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PTU-124 The Association of the Joint Hypermobility Syndrome with Functional Gastrointestinal Disorders – an Interesting New finding that may Explain Aetiology
  1. A Fikree1,
  2. R Aktar1,
  3. K V Gillespie1,
  4. L E Glasgow1,
  5. J K Morris2,
  6. A Farmer3,
  7. R Grahame4,
  8. C H Knowles1,
  9. Q Aziz1
  1. 1Neurogastroenterology
  2. 2Wolfson Institute, Barts and the London School of Medicine and Dentistry, Queen Mary University London, London
  3. 3Gastroenterology, Shrewsbury and Telford NHS Trust, Shrewsbury
  4. 4Rheumatology, University College Hospital NHS Trust, London, UK


Introduction Functional Gastrointestinal Disorders (FGID) are common, but their cause is unknown. Joint hypermobility syndrome (JHS) is a common non-inflammatory connective tissue disorder characterised by joint hyperflexibility. It is associated with gastrointestinal (GI) symptoms (1), in particular unexplained symptoms (2). The association between JHS and FGID has never been studied.

Methods A nested case control study in patients aged 18–70 attending secondary care was performed. 694 consecutive new referrals to GI clinics were assessed for JHS using the Brighton criteria, prior to their outpatient consultation. Subsequent investigation by their gastroenterologist led to a diagnosis that was functional, organic or gastrooesophageal reflux (GOR); the latter were excluded due to the mixed aetiology of reflux. The control group consisted of 92 patients referred to secondary care for non-GI symptoms-those with diabetes, pregnancy, neuromuscular disorders or inflammatory arthritis were excluded. Controls were similarly assessed for JHS. JHS prevalence was compared in patients with FGID, organic GI disorders, and controls.

Results Of the 694 GI patients, 26 had GOR and 52 had not received a diagnosis–these were excluded. Thus 616 GI patients were included in the study: 363 had FGID, 253 had organic disorders. There were no significant age or gender differences between FGID and controls (age: 40.3 ± 0.69 vs 42.7 ± 1.5; 64% vs 67% females). Compared to FGID patients, organic patients were older (43.9 ± 0.92 vs 40.3 ± 0.69, p:0.002) and less likely to be female (54% vs 64%, p:0.008).The prevalence of JHS in FGID patients in secondary care was 40.5%. This was significantly higher than in organic GI patients (26.9%, p:0.000) and in controls (25%, p:0.006). Even after adjusting for age and gender differences, JHS was significantly associated with FGID (p:0.005).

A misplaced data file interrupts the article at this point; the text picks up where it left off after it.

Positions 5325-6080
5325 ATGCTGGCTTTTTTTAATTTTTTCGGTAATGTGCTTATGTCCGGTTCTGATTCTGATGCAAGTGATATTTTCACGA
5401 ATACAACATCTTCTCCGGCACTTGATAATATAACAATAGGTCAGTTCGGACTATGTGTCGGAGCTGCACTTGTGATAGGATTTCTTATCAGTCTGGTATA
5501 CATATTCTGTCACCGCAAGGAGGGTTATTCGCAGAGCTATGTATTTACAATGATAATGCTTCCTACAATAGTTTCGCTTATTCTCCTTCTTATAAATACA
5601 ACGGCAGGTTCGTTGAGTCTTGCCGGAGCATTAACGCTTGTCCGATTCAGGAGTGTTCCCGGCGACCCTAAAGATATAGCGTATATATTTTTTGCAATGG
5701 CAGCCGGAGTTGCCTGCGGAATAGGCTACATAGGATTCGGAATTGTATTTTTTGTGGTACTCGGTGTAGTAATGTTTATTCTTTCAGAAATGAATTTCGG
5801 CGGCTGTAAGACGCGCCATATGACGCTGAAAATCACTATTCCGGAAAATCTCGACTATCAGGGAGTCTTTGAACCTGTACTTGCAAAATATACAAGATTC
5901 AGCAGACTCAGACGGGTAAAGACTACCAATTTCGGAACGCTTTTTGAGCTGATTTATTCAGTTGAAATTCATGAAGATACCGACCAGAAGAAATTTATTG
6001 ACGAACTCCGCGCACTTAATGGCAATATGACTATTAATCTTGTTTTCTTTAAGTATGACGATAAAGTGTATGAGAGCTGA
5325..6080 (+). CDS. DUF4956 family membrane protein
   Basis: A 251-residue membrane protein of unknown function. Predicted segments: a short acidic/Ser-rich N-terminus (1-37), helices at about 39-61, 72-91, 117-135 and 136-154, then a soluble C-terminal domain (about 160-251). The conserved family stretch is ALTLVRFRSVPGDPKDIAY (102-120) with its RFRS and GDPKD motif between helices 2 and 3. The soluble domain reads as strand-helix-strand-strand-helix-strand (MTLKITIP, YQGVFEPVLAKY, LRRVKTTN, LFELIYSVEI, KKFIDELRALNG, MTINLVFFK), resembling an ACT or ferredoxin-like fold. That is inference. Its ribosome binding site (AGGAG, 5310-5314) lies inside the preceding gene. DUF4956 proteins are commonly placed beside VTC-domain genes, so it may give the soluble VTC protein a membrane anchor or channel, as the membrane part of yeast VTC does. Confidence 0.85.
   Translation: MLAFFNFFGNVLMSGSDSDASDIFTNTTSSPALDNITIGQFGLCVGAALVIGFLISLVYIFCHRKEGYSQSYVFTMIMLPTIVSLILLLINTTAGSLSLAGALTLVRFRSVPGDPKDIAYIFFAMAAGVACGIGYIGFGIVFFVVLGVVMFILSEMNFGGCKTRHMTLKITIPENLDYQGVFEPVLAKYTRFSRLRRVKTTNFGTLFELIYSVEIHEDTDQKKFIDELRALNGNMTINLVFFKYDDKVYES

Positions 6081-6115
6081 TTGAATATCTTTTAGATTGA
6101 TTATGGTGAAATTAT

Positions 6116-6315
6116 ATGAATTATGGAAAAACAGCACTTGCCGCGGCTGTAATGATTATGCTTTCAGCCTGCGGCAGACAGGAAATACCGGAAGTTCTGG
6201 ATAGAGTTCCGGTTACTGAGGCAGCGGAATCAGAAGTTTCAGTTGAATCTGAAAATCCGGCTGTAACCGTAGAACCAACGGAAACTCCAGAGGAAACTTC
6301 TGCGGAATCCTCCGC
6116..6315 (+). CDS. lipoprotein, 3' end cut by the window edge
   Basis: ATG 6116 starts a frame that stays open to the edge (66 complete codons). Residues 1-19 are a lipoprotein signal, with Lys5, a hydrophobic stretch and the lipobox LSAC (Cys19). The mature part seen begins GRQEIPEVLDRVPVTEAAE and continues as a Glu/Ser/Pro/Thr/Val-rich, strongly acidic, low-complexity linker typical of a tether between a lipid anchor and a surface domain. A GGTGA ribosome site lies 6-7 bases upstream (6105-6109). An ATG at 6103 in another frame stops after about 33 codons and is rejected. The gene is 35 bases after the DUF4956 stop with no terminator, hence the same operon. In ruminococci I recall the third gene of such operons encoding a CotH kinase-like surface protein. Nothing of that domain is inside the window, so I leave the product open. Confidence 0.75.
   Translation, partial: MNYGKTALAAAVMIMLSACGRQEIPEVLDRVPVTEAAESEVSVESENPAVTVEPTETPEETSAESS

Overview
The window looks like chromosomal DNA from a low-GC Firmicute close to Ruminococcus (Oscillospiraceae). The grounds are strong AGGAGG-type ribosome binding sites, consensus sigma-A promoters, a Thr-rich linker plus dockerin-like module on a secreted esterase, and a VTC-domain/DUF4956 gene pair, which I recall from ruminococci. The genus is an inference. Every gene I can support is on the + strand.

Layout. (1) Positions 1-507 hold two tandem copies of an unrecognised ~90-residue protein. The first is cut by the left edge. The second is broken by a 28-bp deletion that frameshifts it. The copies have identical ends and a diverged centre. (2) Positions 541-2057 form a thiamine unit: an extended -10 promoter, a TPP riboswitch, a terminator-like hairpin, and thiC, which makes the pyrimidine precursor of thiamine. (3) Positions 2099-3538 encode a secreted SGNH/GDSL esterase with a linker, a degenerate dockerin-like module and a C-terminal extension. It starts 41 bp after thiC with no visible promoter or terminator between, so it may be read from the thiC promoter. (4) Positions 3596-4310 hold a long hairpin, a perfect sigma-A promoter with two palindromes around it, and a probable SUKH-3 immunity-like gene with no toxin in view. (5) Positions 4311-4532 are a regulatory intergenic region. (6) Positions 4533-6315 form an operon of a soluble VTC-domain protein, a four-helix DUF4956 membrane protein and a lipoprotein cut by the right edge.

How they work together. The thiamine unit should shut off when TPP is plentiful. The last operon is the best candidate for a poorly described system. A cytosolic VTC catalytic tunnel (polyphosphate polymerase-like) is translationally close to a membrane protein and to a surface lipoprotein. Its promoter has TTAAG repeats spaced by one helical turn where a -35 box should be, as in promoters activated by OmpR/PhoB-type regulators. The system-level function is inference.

Conclusion This is the first study that demonstrates a strong association between JHS and FGID, as compared to both organic GI and non-GI conditions. This suggests a potential connective tissue aetiology for 40% of FGID patients in secondary care. Furthermore, the high prevalence of JHS in FGID suggests that this common diagnosis is often overlooked. Our results have implications for future FGID research and efforts must now be focused to determine the mechanism of symptoms and identification of appropriate treatments for this subgroup of patients.

Disclosure of Interest None Declared


  1. Castori, M., et al., Am J Med Genet A, 2010. 152A(3): p. 556–64.

  2. Zarate, N., et al., Neurogastroenterol Motil, 2010. 22(3):252-e78.

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